Jaillan Yehia

6 South African Sayings That I Just Can’t Seem to Shake!

Written by Jaillan Yehia

Post Categories: Africa | Savoir Escape | South Africa

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South African Slang

There seems to be some South African terminology that has taken on a life of its own, these phrases seem to have spread overseas to folks who’ve never even set foot in South Africa.

For me personally, ever since my holiday to South Africa, there are 6 words which stayed with me, and will always define my time in the country.

These are My 6 Most Celebrated South African Sayings

1 Izzit?

Izzit was a total throwback to the 1980’s North London vocab of my youth.

Once I’d been reintroduced to this phrase there was no stopping me from saying it.

At home in England I continue to say it, often in a long drawn out and slightly incredulous manner, much to my friends’ annoyance.

How to use the South African saying, Izzit:

Me: I think this monkey has stolen my packet of Woolworth’s crisps!
You: Izzit?!

Monkey in South Africa

2  Shame

As above, this word was constantly uttered in my own teenage years, and for the cooler kids would be accompanied by some vigorous hand gestures.

How to use the South African saying, Shame:

Me: This shop is selling Keep Calm and Carry On merchandise.
You: Shaaaame!

3 Enjoy!

Never have I been implored to enjoy so much by so many.

In South Africa, every cup of tea, meal, game drive, wine tasting or other experience I tried was accompanied by the invitation to ‘enjoy’.

Luckily for all concerned, most of the time I did very much enjoy whatever it was I was experiencing, because South Africa is fantastic.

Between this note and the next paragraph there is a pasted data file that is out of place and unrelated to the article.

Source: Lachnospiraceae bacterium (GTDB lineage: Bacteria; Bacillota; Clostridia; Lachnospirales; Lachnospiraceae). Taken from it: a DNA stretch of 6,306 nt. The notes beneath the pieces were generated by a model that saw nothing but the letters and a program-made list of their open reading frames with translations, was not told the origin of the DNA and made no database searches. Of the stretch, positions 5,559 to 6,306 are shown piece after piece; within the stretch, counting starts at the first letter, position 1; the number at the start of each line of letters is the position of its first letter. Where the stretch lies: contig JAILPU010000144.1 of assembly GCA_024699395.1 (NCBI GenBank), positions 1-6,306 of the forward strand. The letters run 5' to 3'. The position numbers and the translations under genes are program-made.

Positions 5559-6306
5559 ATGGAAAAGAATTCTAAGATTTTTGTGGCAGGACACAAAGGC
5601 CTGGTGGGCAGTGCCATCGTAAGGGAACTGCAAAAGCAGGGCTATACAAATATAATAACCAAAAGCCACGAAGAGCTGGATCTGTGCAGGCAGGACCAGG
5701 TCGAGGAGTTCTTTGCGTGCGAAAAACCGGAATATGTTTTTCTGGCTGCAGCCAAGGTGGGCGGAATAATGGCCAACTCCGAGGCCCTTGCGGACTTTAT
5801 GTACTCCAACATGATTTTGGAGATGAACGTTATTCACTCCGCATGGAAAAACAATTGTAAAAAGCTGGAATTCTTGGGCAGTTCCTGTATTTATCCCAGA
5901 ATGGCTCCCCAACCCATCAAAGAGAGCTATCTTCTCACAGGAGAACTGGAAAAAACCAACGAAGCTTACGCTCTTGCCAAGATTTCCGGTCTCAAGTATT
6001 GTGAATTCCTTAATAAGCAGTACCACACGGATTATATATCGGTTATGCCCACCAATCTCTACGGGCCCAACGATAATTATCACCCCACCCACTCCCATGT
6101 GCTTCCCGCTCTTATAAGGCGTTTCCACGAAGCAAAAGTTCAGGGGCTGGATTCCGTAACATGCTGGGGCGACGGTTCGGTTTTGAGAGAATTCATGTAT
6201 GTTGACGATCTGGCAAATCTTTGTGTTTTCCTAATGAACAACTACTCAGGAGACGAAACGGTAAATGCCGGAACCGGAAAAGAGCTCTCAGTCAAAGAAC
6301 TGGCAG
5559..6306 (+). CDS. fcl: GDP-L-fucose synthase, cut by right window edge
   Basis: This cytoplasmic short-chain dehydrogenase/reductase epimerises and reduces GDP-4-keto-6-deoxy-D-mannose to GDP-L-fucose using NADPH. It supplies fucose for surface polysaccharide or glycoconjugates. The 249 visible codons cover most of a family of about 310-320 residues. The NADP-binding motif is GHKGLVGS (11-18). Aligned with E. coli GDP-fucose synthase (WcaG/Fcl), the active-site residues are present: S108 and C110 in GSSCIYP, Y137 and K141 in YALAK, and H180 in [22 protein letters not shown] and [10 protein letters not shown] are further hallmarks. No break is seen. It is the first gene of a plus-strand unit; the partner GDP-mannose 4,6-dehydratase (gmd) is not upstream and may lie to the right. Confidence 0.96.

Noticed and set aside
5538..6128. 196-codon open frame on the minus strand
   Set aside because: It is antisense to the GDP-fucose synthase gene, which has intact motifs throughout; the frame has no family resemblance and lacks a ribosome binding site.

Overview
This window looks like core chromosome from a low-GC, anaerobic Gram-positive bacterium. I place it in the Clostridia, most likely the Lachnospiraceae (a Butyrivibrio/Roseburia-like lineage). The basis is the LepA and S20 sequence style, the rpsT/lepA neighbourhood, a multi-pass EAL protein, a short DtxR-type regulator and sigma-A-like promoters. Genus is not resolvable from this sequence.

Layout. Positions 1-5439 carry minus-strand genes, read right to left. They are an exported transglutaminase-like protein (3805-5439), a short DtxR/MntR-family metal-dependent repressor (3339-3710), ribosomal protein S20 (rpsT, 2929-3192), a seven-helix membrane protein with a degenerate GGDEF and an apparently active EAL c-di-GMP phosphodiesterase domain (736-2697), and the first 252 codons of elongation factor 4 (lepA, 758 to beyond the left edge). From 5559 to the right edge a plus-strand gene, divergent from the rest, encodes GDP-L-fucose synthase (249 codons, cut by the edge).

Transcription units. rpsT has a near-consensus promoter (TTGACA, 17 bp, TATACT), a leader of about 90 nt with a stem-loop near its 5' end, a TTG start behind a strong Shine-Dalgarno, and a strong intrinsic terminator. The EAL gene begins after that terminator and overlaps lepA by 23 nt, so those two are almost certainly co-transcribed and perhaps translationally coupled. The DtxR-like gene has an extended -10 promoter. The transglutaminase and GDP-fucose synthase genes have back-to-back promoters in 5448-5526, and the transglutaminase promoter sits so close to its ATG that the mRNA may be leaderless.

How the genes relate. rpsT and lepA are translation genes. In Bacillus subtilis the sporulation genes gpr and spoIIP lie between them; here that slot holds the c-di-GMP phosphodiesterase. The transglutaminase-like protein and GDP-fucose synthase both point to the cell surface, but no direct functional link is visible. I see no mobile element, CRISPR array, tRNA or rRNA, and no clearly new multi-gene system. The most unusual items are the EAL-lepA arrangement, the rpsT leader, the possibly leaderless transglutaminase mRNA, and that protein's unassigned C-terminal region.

I concluded that the clever South Africans had come up with a catch all term used in much the same way as the French used Bon Appetite but even better, as this one can apply to anything and everything, not just consumables.

How to use the South African saying, Enjoy:

Me: I am going to have a glass of Merlot
You: Enjoy!

wine tasting in South Africa

4 Howzit

At first when I was asked Howzit, I replied, in a terribly literal and English way, that yes, it was all going very well thanks very much indeed for asking. Then I realised it pretty much means Hello, and a full reply isn’t actually needed.

How to use the South African saying, Howzit:

Me: Howzit?
Giraffe: I’ll be fine if I can just reach down and get a drink of this water, thanks for asking!

giraffe in South Africa


5 Pleasure

This cake really was a pleasure…

This one is closely related to South African saying No. 3.

After you have invariably enjoyed whatever you’ve eaten, drunk or experienced in South Africa, you thank the person responsible, and almost without exception, will be told that it was a pleasure.

How to use the South African saying, Pleasure:

Me: Thanks for reading my post about South African sayings!
You: Pleasure!

At first I believed that in South Africa everything was indeed a pleasure, but after a while I realised that ‘it’s a pleasure’, often abbreviated to just the word ‘pleasure’ pronounced like ‘plairsure’ was a stock phrase used by staff, much like the way in Vancouver every waitress asks ‘how are the first few bites tasting’. While sometimes it was heartfelt, at other times it was actually a bit robotic.

Which brings us to South African saying number…

6  Robot

I’d been pre-warned that South Africans used the term robot to refer to traffic lights, but I never tired of hearing people say it in that wonderful South African accent.

It turns out that most people in the hospitality industry have been warned when Europeans are told to turn right at a robot we will have quite different expectations, so they just call them traffic lights to help us most of the time, which rather took the fun out of it.

How to use the South African saying, Turn right at the robot:

Me: How do I get to Falcon Creek?
You: Turn right at the robot

Turn right at the robot. Still makes me smile.

More South African Sayings I haven’t Included

Of course there are far more famous South African sayings than I have listed here.

‘I promise you’, ‘I’m telling you’ and ‘ya’ cropped up a lot.

And ‘just now’ is a real personal favourite, as it means anything but just now, and can actually mean, ‘whenever I get round to it’, a bit like the Arabic phrase ‘Bukra’, which is supposed to mean ‘tomorrow’, apart from the fact that tomorrow may never come!

Still, those listed above are the 6 words that I will forever associate with my time in South Africa.

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